Film executives scoff at notion of "3D fatigue"

LOS ANGELES (Hollywood Reporter) - The sky isn’t falling, but ticket sales for 3D movies may be finding their natural water level.

A 3D display is seen through 3D glasses during a demonstration by virtual reality contents and technology provider Solidray Co at the 3D and Virtual Reality Expo in Tokyo June 23, 2010. REUTERS/Yuriko Nakao

That, in an extra-dimensional nutshell, is how studio executives feel about recent signs that the ratio of 3D-to-2D grosses for pictures has settled into a range just below that marked by early 3D releases when the format was a consumer novelty. They scoff at the notion of “3D fatigue” floated in a spate of media reports while acknowledging pricing may have outpaced demand for some family pictures.

Some reports first took note of the situation when Disney’s “Toy Story 3” -- which has quickly rung up $635 million at the worldwide box office -- opened last month with a studio-estimated 60% 3D contribution. Just a few months earlier, Disney’s “Alice in Wonderland” and DreamWorks Animation’s “How to Train Your Dragon” had rung up a lustier two-thirds of their box office in 3D auditoriums.

“‘Toy Story 3’ may gross up to $400 million domestically,” a top distribution executive at a rival studio noted. “To suggest anything is wrong with that makes no sense.”

More Chicken Littles surfaced when Universal’s July 9 opener “Despicable Me” bowed with an estimated 45% of its first-weekend sales coming from 3D venues. But few industryites expected anything else in light of the picture’s modest number of 1,551 3D theaters, a result of too many 3D pics in the marketplace and too few 3D screens available in the nation’s movie theaters.

“Despite any lower 3D percentage, there’s still considerable incremental gross advantage to both distributors and exhibitors,” Universal distribution president Nikki Rocco said. “But I do love offering moviegoers the option of seeing a picture in either format. Having audiences be able to make a choice for the family is a good thing.”

Paramount’s July 1 release “The Last Airbender” boasted a similarly modest number of 3D locations while marking a 3D share of 55%. It’s worth noting that the family fantasy bowed among broadly derisive reviews that were hardly an encouragement for parents to shell out extra for the pic’s extra-dimensional version.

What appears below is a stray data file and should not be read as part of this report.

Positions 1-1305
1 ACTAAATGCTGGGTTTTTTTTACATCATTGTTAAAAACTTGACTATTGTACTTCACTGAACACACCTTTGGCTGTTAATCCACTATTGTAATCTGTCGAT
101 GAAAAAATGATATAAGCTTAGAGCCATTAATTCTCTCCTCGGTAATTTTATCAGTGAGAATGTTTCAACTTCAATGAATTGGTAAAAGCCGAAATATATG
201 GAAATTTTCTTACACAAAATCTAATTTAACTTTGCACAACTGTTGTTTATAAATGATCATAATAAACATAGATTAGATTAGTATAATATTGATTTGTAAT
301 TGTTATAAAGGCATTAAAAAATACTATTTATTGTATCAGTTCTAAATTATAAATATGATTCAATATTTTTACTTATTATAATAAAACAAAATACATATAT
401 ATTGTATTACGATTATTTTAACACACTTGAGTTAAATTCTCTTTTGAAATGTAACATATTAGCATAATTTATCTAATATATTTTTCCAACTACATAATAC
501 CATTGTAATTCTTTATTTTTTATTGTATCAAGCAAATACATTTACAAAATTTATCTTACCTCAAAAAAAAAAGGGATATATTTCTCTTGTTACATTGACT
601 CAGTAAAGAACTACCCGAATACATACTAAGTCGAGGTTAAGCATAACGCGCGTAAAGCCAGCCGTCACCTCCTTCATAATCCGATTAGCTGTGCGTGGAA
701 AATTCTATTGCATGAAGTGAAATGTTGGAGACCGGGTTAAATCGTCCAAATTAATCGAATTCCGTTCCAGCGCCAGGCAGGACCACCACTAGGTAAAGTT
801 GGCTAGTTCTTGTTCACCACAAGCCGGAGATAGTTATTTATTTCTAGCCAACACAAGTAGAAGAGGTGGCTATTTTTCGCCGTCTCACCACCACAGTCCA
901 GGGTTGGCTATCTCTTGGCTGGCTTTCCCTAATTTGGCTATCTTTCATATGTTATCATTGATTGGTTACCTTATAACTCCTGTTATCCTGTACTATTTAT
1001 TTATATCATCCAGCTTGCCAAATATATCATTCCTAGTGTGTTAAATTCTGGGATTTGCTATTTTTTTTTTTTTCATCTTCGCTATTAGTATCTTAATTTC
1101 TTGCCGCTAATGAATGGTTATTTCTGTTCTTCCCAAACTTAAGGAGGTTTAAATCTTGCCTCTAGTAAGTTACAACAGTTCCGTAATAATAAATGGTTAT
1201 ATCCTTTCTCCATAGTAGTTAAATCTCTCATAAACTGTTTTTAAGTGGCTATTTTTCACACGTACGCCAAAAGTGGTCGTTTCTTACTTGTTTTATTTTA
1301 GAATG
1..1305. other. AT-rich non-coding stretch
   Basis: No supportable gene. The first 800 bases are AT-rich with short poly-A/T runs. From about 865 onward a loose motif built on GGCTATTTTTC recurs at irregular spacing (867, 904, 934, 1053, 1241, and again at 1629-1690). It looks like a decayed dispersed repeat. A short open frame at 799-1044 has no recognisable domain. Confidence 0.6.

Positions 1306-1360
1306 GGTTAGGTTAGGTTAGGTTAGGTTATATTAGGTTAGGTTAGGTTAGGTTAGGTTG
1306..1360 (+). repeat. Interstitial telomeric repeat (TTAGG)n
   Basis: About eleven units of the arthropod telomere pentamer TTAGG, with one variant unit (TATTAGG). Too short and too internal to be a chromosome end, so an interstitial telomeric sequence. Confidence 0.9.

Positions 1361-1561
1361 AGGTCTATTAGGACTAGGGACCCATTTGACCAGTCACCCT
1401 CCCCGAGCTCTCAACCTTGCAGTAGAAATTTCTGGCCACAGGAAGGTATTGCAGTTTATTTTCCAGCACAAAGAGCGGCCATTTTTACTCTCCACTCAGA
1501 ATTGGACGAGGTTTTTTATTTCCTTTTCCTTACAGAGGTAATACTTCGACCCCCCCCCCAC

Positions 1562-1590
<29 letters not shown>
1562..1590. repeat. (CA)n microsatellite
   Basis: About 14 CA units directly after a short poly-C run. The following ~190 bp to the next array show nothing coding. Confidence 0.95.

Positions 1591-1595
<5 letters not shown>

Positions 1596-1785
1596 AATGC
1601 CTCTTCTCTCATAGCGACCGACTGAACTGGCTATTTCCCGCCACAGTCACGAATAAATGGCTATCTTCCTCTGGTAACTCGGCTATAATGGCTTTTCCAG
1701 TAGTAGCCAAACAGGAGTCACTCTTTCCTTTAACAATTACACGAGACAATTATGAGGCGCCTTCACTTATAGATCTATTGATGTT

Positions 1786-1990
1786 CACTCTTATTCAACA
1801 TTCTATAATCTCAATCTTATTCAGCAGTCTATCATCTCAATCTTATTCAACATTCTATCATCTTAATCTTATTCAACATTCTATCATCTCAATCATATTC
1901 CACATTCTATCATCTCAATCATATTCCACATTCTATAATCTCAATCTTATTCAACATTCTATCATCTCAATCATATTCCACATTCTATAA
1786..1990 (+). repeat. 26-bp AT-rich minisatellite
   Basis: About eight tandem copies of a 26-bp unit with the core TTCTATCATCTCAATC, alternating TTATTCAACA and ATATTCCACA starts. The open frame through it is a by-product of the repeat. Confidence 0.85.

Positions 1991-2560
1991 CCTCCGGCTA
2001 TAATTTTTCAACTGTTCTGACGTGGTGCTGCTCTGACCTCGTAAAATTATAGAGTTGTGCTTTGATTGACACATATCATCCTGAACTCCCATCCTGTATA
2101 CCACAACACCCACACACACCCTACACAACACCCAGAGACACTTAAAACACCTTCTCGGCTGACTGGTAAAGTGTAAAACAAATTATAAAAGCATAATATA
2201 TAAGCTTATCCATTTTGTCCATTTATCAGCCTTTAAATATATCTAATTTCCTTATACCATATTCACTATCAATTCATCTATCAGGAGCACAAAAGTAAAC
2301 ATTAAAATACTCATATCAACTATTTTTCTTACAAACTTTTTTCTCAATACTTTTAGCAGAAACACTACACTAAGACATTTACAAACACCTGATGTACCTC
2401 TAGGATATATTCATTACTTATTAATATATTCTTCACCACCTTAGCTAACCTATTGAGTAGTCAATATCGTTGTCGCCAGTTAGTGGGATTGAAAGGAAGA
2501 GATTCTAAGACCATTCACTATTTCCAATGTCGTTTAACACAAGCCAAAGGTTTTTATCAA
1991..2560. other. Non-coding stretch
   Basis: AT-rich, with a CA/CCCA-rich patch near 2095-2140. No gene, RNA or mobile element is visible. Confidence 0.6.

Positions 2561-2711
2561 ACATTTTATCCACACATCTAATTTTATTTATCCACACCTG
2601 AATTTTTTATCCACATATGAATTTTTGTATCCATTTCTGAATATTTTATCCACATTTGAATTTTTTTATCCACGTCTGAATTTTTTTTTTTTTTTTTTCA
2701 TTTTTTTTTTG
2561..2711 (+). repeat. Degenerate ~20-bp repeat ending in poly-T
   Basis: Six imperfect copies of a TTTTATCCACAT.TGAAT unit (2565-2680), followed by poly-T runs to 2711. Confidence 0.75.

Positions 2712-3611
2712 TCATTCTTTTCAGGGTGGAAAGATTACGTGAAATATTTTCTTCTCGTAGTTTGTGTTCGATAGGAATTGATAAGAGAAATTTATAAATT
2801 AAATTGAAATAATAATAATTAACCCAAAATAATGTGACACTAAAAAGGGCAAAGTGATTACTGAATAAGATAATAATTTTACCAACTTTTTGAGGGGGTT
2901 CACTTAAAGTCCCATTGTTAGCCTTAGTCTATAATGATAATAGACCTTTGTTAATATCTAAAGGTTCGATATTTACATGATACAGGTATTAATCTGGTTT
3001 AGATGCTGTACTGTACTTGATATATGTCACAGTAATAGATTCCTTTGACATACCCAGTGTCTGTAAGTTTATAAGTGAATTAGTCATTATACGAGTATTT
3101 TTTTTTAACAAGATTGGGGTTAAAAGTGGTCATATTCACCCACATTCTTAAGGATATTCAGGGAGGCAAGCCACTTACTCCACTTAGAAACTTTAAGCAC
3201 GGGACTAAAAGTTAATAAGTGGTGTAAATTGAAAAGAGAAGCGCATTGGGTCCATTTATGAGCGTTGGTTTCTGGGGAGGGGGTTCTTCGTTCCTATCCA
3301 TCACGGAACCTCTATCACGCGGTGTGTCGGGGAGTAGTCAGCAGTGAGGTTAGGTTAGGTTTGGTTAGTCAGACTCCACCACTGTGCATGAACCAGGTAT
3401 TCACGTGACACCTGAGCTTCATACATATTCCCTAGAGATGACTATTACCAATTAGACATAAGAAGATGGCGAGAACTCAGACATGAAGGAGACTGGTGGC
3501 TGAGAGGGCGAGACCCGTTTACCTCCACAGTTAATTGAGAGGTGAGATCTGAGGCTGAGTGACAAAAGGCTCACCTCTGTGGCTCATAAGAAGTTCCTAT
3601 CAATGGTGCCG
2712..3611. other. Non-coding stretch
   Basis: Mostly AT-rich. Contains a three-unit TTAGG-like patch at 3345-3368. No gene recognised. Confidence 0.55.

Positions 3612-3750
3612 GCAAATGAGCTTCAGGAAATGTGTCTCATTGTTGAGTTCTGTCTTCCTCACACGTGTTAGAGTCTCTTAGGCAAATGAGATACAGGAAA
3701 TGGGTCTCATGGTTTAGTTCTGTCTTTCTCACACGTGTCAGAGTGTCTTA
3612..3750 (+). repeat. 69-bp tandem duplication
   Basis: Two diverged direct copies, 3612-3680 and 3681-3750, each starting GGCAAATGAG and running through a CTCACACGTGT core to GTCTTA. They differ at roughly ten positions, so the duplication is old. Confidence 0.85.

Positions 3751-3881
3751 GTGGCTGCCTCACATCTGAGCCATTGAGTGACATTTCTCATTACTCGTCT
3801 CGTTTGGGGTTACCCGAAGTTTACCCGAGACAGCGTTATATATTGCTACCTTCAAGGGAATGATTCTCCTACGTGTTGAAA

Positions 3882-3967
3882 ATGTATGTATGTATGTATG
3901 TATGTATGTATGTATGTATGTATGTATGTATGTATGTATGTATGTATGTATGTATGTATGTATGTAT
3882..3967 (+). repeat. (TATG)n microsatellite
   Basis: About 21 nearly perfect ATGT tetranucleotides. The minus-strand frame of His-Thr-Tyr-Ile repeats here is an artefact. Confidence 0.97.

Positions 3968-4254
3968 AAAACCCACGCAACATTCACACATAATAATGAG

The 3D-to-2D gross decline follows the phenomenal 82% average 3D share marked by “Avatar” during its record theatrical run. But the Fox blockbuster -- virtually the only 3D release in the market for much of its run -- was an unusual mix of motion-capture animation and live action, and word quickly spread following its December debut that 3D was the way to see the epic fantasy.

By contrast, pictures such as Warner Bros.’ April opener “Clash of the Titans” -- which enjoyed a mere 52% 3D contribution -- drew widespread criticism for their low-budget approach to converting the pic from 2D to 3D before release.

The industry screen crunch is expected to linger as Hollywood ramps up the number of 3D pics while theater operators struggle to outfit screens for 3D capability fast enough.

As for the pricing question, exhibitors privately acknowledge they continue to assess what the market will bear, with family pictures clearly more resistant to aggressive 3D upcharges.

DreamWorks Animation chief Jeffrey Katzenberg has backed exhibitors’ desire to push the premium-pricing envelope, but the marketplace does have its limits. AMC ordered managers at a few of its New York multiplexes to chop their $20 admission price on DreamWorks’ “Shrek Forever After” after the unprecedented high price drew media attention.

Wall Street analysts following exhibition stocks seem to be taking the adjustment in 3D contributions in stride.

“While recent articles have painted ‘declining’ 3D share trends as the culprit for recent box office woes, we place the blame squarely on mediocre film content,” Piper Jaffray analyst James March wrote in a research report circulated Wednesday.